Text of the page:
Yeah, a little bit. Absolutely. I constantly get asked, especially if the first term, are you more like laura bush or hillary clinton? Is that it? Reporters say it are you hillary clinton or barbara bush. And I always just said I will be laura bush. That works pretty well. Great moment. First ladies michelle obama and laura bush with cokie roberts. We'll talk about that in a bit. Our roundtable is here, cokie, george is back, with us, donna brazile and abc's political director rick klein. Thank you all. George, the real political story this week was a significant setback for the white house on the health care law. They are delaying the implementation of the employer mandate that requires all companies over 50 employees to provide health care. How big a setback? What's going on? They're changing the law. We have a treasury secretary, three deputy treasury secretaries, underneath him, 12 deputies. They sent out one of the 12, didn't send him out, they did a web posting. The benefit of the law passed by congress that makes no provision to be waived will be waived. They did that while the press corp. Was on a 20-hour flight. Here's the problem. In addition to the fact that obamacare is hideously complicated, beyond that, it puts in place perverse incentives. The employer mandate says if you have 50 or more full-time employees, and until congress changes this, it defines that as 30 hours a week, you have to pay a substantial m for each of their health care. Now, the employers, not being dummies, have said let's have fewer employees, and make many of the employees we have part-time employees. Working 29.5 hours. Obamacare requires it for it to work, mass irrationality, both on the part of employers, to ignore that incentive, and on the part of young people who are supposed to pay three, four, five times for health insurance than it would cost to pay the fine and ignore it. A lot of people on the left were unhappy. Why are we setting employers off the hook? As mark twain said with the death of obamacare is greatly exaggerated. Look, 96% of businesses with 50 or more employees already provide health insurance. So this is not going to delay the implementation or the law. The law will go into effect on OCTOBER 1st, 2013 WITH RESPECT To the health exchanges. There's an 800 number so you don't have to text. It's 318-2956, consumer call numbers. They're providing information for people who are confused. It is a complex law. It's a large bill. But it's complex. It is complex. And when massachusetts went through it, they had similar difficulties, it was one fairly sophisticated state. This works for the president in the long run politically even though he's going to take a lot of flak on it right now. Because it delays implementation until after 2014 of the parts people are upset about. And there is an intervening election, as they say. That is helpful to him. I do think the republicans are telling me that thing they can now rev up the television on obamacare again, which they love, thing that's a strong suit for them, and hope that immigration goes off the front pages as a result of it. They have tried 43 times to repeal obamacare, and the administration was able to do something, they have not repealed a part of it. Get ready for 44. Having the democrats saying that implementing it is a train wreck, now it's a slow-motion train wreck. Here's the thing about this particular provision, this effects thousands of workers, maybe. Not the millions who are impacted over the long haul. If you can't this piece right, you need another year and half to put in that tiny slice -- this is not a tiny slice. This is huge. Employer mandates are by far the toughest part of it. The toughest to implement. But not doing -- it's going to affect every employer because of the paperwork requirements. Who is enforcing it? That's the other big question. At the moment, nobody. It's self-reported. All of that is genuinely complicated. There are policy reasons and political reasons for delaying. But what is happening now is hhs is giving grants to states to open up the health care centers. The individual mandate provisions will be in effect. Young people will sign up, they're learning more about this program. It's moving, but not as fast as -- both sides -- and george -- young people are not going to sign up if they can do elementary arithmetic, which they can. Second, why not -- they don't sign up? That's not why my children would do it. Why, indeed, not suspend the individual mandate because the law doesn't provide it, the law means nothing to these people. This is why, cokie, this is going to affect the immigration debate. Because the house republicans are going to say no matter what we write in the law, this administration will waive any provision it doesn't like. Let's go to immigration. We have a big week. You have a consensus of the entire republican establishment that the immigration bill should pass. President bush, scott walker and even jan brewer out in arizona is in favor of the senate bill. It's not going to fly in the house. That's right. The establishment and the house of representatives are not on the same page. No question. We know the central question. Speaker boehner, does he want to go against the conference for the greater good of the republican party and the policy interest and ultimately sacrifice his speakership on this? There are a lot of issues that you can foresee him going down in flames over, immigration, hard to imagine that on the list. His argument would be my main job is to hold on to the house of representatives. And the republican establishment, whatever that is, does certainly want to hold on to the hou ves. Without it, they would1: Be powerless in washington right now. And so boehner -- if boehner's calculation is that the only way to do that is sink the bill if it has legalization in it, that's what's going to happen. They are getting pressure from the business community, the chamber of commerce, the clergy, evangelicals, and the majority leader said they are going to do a piecemeal approach, look at what home hand and judiciary committee passed, come up with a bigger, better border security passage. Everything except for citizenship. But tell me, the white house doesn't sign a bill that doesn't have a path to citizenship. Absolutely. And the democrats and the republicans have a bipartisan model that passed in the senate that the house should take up, but they're not. The democrats will go after 24 to 25 republicans to try to get a more moderate package. Not the extreme package. The number of republicans who might lose their seats because they oppose this immigration bill is vanishingly small. It's not going to happen. Don't look at july, look at august. Four augusts ago, congress was in the midst of another comprehensive reform, that was health care reform. The republicans went home and the democrats went home and held town meetings. An uproar broke out. When they go home -- they want to pass it before they go home. I don't see july. They have a conference on the tenth in a couple of days. They'll decide that then. I want to move on to the extraordinary interview you had with first ladies michelle obama and laura bush. They seem to genuinely like each other. Take a listen. Tell us why, why this is important to you to come and have this conversation? It's because I -- I like this woman. And -- so -- that was a moment. That was quite a nice moment. You wrote theook on first ladies. Literally. What did you learn? Michelle obama wanted to be there and have a conversation with laura bush. She did not want to make a speech. Show could have taken over the conference that the bushs had set up. It was the first ladies of africa summit. If she made a speech, she could have gotten all the headlines. Instead, she wanted to have a conversation with mrs. Bush and talk about what it's like to be a first lady and to exercise the power of the first lady. And it was very important to those women in africa. Because they feel strongly that often when somebody is out of office, that person goes to jail or gets shot, and the notion of seeing these two women from different parties who had succeeded, one succeeded the other, be there together, be civil and friendly, beyond civil, was a very important message to send. Do you think we'll see a more assertive michelle obama in the second term? She has been in her own way. The crack about being put in boxes, that's true. And everybody says she's doing these things. It's very significant. Thank you very much, cokie, rick, donna, george. Appreciate it.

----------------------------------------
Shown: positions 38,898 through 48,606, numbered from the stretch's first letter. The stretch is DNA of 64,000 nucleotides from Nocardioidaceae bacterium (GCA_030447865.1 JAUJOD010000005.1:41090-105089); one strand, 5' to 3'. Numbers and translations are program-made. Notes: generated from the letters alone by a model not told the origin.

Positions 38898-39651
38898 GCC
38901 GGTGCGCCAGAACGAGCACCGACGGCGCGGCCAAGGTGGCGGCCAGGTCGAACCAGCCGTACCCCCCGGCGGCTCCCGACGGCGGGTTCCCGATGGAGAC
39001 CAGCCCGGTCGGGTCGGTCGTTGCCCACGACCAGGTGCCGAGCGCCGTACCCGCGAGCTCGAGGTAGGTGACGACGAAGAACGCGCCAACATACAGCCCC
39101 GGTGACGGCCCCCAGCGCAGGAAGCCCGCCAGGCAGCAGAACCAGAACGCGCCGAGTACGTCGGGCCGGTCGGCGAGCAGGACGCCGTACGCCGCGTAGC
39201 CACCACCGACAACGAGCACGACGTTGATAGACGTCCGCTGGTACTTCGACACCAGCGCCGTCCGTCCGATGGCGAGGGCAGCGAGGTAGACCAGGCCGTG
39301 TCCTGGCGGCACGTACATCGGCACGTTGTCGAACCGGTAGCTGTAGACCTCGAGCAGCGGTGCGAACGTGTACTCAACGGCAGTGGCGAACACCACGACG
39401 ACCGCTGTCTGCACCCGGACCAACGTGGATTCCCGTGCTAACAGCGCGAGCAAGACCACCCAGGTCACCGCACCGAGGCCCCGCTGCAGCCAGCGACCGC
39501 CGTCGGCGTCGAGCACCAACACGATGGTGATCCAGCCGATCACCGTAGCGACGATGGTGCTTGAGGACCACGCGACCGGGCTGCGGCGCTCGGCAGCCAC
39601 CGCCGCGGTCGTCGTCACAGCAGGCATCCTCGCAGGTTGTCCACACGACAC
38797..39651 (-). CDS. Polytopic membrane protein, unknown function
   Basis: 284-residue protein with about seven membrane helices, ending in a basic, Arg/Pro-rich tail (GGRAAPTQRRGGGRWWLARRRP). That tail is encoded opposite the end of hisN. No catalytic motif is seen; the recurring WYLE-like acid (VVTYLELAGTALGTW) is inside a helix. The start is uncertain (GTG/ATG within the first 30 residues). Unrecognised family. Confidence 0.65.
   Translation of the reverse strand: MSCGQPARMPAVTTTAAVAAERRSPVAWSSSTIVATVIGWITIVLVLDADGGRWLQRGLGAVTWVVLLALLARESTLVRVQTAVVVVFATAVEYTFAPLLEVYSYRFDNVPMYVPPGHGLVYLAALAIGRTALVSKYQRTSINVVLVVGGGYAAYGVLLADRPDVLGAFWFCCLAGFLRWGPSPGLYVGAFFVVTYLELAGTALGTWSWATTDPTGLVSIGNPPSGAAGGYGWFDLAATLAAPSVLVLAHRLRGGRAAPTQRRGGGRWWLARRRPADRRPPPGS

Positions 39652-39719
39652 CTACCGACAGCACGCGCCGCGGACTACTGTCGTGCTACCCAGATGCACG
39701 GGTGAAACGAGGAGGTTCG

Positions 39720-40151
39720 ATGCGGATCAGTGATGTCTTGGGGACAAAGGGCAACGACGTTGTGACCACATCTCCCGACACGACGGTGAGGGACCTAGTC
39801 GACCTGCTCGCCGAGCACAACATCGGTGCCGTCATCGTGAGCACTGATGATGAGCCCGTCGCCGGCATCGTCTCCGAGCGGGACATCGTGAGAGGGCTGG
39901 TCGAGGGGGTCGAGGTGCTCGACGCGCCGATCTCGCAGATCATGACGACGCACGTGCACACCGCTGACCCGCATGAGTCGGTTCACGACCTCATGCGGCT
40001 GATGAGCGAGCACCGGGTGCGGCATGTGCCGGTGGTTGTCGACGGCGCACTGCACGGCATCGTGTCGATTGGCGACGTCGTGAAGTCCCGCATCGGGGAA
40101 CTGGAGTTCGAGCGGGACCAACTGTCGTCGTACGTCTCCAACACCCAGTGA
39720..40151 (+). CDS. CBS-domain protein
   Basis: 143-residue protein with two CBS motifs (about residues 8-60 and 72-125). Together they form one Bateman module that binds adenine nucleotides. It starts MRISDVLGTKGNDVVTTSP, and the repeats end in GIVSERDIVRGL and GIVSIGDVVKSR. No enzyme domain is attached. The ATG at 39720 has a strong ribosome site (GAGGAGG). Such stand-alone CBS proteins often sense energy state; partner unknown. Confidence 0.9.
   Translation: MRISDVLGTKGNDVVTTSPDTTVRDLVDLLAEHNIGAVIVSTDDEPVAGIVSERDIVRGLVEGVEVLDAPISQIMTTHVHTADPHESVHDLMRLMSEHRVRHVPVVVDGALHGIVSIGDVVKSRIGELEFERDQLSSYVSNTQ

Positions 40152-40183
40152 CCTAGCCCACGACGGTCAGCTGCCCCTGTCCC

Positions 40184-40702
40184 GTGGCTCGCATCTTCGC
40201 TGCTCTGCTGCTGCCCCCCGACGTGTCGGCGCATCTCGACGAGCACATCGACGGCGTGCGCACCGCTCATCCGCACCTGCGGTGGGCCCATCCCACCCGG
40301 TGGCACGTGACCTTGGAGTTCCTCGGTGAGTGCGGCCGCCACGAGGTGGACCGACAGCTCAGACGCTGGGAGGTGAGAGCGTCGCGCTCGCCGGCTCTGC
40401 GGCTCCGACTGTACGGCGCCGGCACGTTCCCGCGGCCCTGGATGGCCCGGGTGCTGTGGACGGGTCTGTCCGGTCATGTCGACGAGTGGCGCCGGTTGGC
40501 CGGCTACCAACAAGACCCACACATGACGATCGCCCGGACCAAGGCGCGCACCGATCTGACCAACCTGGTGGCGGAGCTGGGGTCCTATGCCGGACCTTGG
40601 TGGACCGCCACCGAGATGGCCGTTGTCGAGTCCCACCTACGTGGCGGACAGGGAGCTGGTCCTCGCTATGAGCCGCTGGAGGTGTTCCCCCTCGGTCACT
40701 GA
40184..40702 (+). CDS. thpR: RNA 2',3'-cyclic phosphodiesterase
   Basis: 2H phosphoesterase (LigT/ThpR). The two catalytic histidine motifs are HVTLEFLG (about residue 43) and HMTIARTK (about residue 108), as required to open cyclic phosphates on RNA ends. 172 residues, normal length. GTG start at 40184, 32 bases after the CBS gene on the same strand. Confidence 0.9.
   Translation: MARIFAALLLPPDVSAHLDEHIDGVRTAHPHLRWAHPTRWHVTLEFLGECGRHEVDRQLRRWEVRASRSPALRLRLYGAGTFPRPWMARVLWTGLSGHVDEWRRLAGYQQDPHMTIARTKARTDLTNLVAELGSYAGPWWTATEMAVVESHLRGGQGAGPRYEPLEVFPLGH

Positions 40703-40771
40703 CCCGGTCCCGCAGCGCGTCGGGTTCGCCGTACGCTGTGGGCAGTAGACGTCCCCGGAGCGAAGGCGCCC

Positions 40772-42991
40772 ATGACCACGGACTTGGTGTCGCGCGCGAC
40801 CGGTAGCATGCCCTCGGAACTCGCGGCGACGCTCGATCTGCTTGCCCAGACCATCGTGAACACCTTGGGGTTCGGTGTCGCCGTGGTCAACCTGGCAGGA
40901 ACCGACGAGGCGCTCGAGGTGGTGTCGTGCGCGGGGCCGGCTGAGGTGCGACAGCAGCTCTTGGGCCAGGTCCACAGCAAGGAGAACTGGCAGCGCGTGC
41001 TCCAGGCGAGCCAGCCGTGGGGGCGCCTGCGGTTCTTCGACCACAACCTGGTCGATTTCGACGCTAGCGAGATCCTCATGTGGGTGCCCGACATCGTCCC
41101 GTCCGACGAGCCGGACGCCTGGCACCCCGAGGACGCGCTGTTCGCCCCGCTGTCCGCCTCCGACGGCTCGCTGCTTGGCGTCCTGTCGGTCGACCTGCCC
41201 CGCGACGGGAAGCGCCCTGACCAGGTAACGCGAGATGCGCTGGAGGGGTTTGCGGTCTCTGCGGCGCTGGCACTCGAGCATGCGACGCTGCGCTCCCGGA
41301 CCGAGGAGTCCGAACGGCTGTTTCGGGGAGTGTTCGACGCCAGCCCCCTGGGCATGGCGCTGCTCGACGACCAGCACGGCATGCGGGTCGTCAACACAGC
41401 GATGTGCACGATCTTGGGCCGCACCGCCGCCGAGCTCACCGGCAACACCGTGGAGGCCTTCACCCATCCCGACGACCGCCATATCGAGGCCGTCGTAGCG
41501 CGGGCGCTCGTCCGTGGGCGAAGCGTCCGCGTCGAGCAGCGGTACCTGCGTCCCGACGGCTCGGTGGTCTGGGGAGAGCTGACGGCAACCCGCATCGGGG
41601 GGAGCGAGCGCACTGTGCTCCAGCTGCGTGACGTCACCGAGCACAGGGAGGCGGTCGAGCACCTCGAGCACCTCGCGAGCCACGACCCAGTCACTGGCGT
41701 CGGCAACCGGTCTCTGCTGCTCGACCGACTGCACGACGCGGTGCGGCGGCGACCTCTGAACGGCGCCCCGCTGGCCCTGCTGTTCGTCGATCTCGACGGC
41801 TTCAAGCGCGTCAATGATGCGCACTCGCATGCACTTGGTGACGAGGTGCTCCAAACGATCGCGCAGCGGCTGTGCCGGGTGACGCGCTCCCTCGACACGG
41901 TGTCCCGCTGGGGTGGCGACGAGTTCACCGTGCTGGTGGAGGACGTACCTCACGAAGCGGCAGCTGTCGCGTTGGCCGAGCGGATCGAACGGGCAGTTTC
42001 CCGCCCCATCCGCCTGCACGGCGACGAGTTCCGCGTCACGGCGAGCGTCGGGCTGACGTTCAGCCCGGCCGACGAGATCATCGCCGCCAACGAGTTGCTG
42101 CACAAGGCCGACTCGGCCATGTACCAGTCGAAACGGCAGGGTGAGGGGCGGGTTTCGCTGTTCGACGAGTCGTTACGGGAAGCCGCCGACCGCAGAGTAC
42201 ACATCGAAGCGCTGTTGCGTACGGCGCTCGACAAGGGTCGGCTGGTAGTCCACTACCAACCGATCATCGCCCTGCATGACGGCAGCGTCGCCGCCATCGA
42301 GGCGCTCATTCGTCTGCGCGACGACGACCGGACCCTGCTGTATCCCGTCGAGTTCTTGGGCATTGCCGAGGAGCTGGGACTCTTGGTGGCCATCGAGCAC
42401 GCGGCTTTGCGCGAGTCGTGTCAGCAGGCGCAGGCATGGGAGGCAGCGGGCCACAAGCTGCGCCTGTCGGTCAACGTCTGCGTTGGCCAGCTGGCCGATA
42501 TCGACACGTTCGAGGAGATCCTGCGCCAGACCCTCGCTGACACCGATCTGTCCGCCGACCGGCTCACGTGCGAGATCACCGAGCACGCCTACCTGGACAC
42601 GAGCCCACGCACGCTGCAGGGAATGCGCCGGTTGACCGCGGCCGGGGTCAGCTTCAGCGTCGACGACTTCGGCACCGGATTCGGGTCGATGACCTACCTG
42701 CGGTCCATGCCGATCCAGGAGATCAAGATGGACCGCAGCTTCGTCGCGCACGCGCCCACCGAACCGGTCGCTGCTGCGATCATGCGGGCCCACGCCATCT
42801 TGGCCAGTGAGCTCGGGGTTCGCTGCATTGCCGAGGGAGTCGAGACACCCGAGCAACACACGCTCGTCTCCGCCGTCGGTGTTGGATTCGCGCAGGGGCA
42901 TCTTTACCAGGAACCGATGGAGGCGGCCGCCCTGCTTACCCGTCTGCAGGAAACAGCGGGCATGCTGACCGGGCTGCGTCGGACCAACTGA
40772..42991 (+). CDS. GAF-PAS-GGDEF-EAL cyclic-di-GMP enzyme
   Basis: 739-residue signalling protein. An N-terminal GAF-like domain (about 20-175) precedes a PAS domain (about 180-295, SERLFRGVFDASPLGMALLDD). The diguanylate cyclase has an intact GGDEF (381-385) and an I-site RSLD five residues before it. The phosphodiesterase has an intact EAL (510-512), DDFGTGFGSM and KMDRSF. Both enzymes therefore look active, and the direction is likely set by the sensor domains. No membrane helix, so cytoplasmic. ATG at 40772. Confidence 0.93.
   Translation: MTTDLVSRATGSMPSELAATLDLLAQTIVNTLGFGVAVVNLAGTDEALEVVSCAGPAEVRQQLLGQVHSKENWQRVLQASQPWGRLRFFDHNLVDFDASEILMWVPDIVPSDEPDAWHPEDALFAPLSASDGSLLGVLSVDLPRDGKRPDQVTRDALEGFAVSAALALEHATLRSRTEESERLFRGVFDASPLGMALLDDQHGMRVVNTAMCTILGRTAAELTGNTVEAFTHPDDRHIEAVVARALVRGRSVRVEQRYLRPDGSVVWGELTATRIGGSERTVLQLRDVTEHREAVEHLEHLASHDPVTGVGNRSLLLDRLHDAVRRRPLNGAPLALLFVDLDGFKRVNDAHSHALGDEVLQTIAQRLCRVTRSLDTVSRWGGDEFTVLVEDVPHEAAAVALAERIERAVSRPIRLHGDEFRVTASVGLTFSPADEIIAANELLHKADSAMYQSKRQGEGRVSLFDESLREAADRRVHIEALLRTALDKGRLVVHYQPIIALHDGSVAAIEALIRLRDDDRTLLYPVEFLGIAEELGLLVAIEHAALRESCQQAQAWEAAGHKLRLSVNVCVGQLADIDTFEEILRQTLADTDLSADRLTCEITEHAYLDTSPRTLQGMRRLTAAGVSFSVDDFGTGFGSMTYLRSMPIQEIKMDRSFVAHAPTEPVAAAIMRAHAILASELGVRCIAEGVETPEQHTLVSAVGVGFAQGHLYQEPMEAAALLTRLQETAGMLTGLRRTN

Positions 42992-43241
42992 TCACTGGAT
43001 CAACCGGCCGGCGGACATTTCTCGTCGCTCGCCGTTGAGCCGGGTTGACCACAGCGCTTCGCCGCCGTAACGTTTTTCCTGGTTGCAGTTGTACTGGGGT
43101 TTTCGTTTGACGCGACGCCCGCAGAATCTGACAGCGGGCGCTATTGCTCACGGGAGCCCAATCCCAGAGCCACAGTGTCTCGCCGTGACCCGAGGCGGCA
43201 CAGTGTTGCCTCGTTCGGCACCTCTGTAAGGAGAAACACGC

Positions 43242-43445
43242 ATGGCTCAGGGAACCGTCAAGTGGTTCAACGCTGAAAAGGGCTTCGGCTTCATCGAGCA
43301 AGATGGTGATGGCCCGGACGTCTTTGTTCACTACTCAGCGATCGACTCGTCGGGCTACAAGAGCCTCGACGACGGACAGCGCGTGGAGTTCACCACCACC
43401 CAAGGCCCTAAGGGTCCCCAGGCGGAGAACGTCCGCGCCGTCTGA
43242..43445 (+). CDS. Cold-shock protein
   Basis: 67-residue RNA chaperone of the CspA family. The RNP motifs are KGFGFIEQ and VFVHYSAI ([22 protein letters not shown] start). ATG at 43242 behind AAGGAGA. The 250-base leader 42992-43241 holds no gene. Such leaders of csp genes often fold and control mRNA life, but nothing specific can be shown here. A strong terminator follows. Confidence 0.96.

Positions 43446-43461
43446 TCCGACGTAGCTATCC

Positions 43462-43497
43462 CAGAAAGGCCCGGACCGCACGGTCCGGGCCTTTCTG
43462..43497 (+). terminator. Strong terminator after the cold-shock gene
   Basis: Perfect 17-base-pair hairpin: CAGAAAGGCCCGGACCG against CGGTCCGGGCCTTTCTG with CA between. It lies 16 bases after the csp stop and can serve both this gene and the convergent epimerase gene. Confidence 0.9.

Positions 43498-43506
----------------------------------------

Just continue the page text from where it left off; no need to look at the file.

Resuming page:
This transcript has been automatically generated and may not be 100% accurate.